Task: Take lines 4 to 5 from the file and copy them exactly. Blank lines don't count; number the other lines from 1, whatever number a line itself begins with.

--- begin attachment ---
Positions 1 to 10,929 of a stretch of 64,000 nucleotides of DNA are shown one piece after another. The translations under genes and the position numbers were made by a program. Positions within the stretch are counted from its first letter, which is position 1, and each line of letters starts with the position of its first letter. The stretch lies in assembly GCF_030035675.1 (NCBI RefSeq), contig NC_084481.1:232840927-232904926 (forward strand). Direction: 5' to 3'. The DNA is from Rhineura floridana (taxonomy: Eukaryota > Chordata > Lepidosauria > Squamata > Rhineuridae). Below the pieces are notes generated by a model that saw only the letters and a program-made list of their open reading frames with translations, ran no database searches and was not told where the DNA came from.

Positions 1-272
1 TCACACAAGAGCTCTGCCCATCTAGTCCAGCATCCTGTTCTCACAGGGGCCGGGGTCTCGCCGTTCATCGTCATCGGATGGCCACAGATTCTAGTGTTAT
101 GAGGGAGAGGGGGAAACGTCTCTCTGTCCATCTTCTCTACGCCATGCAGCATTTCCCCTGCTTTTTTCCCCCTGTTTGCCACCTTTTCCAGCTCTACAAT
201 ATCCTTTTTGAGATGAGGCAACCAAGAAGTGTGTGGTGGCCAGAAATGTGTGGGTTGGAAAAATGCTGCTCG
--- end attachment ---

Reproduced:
101 GAGGGAGAGGGGGAAACGTCTCTCTGTCCATCTTCTCTACGCCATGCAGCATTTCCCCTGCTTTTTTCCCCCTGTTTGCCACCTTTTCCAGCTCTACAAT
201 ATCCTTTTTGAGATGAGGCAACCAAGAAGTGTGTGGTGGCCAGAAATGTGTGGGTTGGAAAAATGCTGCTCG